Many of you know my feelings about Loftus were dashed earlier this year. In February, I invested into attending the debate between John Loftus and Dinesh D’Souza. Before renting a car, driving three hours to attend and putting myself up in a hotel, I followed Loftus’ blog religiously (honk), and I was incredibly excited to see someone I looked up to stand up to and possibly demolish a believer in debate.
I had high hopes, and like many skeptics pointed out, Loftus failed. D’Souza trounced Loftus, and I drove home from Champaign, Illinois in a rented SMART Car in a crazy snow storm with my tail between my legs.
When I got back, I lambasted Loftus on this blog, and he wrote me off at his. He even said that I masterminded influencing students to criticize him too. As if they didn’t have a mind for themselves.
Here I am dragging Loftus through the mud. I feel badly for it, but I am not at peace, and my therapist says I should keep beating the dead horse until I can’t stand the wretched carcass stink any longer.
The work that Loftus does is important, and putting the debate aside, he’s a great blogger and deserves respect as such.
The post that I read this morning is an important one, and I wanted to pass it along. It’s titled “What you can find here at DB [Debunking Christianity].” He spells out to new readers what to expect at DB.
Loftus writes that he’s not caught up in the newest cosmological argument for god that someone emails him. He doesn’t want to read and respond to every new argument from every Christian (I don’t either, BTW).
Loftus cares about the conversation of religious thoughts and their genesis. In response to one person who sent him a “new” argument for god, he explains that he might respond this way:
Is this why you believe? Surely not, because you believed before ever hearing of this argument. So tell me why you first believed. That is much more interesting to me. I want to know what brought you to believe in the first place. Which religious or non-religious options did you consider before choosing Christianity? What program of study did you follow in doing so? What works of a skeptical nature did you consider before making your choice?
These are incredibly important questions that I find most believers do not attempt to answer. Or once they start to look, they get frightened. They slam books closed or click close on web pages. They turn on a distracting fantasy movies to get their minds off wandering into non-belief land. I find it very deceitful.
It is proven that if you search for the invisible, the mind will reward you. That’s how the mind works.
A Christian could respond to Loftus and say, “Well, surely you’re a hypocrite, because you ‘believed’ in non-belief when you argued for atheism.”
Yes, yes, that’s true to a point. But the Christian must think in a bigger picture.
Like Loftus, I was brought up to be a Christian and arrived at atheism after much exploration. Our starting points were within calling ourselves “Christian” and working our way through and out.
Loftus’ goal is to sway strong evangelicals toward the middle, away from fervent belief. There’s simply too much information opposing Christianity than information for it. It’s not to sway them to atheism, although Christians know exactly how it feels to be an atheist in regards to a zillion other gods. He’s not threatening hell. His major threat is uncovering ignorance.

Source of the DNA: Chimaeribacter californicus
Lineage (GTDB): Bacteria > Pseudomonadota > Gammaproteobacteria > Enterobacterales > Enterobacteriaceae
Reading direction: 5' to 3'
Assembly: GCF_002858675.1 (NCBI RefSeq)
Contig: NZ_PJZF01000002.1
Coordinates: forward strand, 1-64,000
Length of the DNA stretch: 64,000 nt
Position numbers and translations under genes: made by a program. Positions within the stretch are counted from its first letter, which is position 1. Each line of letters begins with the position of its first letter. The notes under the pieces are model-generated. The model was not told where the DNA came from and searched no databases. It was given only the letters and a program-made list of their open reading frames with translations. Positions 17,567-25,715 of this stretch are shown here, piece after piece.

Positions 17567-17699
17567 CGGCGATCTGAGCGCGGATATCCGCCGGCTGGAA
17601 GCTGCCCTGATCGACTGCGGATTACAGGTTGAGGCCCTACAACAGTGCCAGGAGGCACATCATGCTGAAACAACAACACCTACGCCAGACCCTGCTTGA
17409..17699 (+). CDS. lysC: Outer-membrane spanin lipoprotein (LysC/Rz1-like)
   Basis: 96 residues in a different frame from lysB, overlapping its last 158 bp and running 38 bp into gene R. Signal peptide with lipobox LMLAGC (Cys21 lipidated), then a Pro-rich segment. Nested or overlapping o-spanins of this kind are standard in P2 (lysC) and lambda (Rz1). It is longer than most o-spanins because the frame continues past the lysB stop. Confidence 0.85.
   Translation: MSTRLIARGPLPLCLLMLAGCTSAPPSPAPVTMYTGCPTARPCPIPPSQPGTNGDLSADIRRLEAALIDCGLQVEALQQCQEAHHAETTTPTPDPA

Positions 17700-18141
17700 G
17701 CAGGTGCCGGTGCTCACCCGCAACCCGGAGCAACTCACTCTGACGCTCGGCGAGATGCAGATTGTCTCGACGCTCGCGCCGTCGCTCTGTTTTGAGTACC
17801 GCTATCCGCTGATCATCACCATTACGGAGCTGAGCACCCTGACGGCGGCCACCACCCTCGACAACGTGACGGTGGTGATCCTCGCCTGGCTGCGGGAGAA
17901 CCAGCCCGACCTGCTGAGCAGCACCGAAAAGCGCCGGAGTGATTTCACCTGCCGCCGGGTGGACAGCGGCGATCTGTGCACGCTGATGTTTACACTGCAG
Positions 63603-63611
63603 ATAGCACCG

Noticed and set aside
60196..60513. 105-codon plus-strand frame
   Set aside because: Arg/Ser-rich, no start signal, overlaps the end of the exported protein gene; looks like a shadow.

Like most non-believers, I am open to belief once belief has more to offer than faith. I am open to the bible, if the bible lived up to its expectations of a god full of grandeur, love, and grace.
A Christian is taught to think god is awesome. I argue that awesome is high standard, that biblically nor naturally, god cannot reach. The universe gives little excuse to belief in a deity except that it’s indescribably huge. When studied, the universe makes god more impossible than possible. The universe indicates the absence of a god. Creation indicates the failures of supremacy. If supremacy existed, it has much explanation to do.
Start from scratch.
I love to cook. For a long time I started with a frozen dinner or a package of ramen. I taught myself to start from scratch. I hate using packaged meals, and I am teaching myself to make things that I usually buy finished. First it started with meals. Now I do salsas, hummus, dough for pizza, etc. I would love to be able to raise animals and slaughter for meat. Chicago might not like me building fences in the public property behind our condo.
Just like teaching myself to cook from scratch, I reached a point when I started “belief” from scratch. Once I examined what I was taught, placed it under a microscope and explored it … Once I put beliefs into one of those little pans and dissected it like a biology student dissecting a frog, I started to latch on to doubts that were always there, but I never allowed myself to think through.
When I was little, I asked my parents questions. If the question was tough, the universal response was, “You’ll have to ask God when you get to heaven.”
Once I was old enough I continued asking those tough questions and found tough answers. Once explored, heaven most likely doesn’t exist. How would I get answers in heaven if I never arrive there?
I found that heaven and hell have a very low probability of existing, and therefore have no use. I have little to no problem with heaven not being a possibility. And I have absolutely no problem with hell. This may be all I’ve got, and it makes me appreciate my life much more fully.
Some Christians argue, if there is a heaven than surely there is a hell. I say, “If god is truly all loving, than hell can’t exist.” The argument isn’t new. It’s what I agree with.
I found that evolution isn’t a ruse as I was taught at a very evangelical high school.
Evolution is not a belief. It’s a fact in that it is the best explanation we have now for life on earth. When and if a new theory is proven, I will be happy to adjust my views.
It makes more sense than a talking snake, two humans in a garden and an incredible amount of magical incest, angels, floods and towers of Babel, to which absolutely no proof exists except for being found in a book riddled with inaccuracies and unprovable information.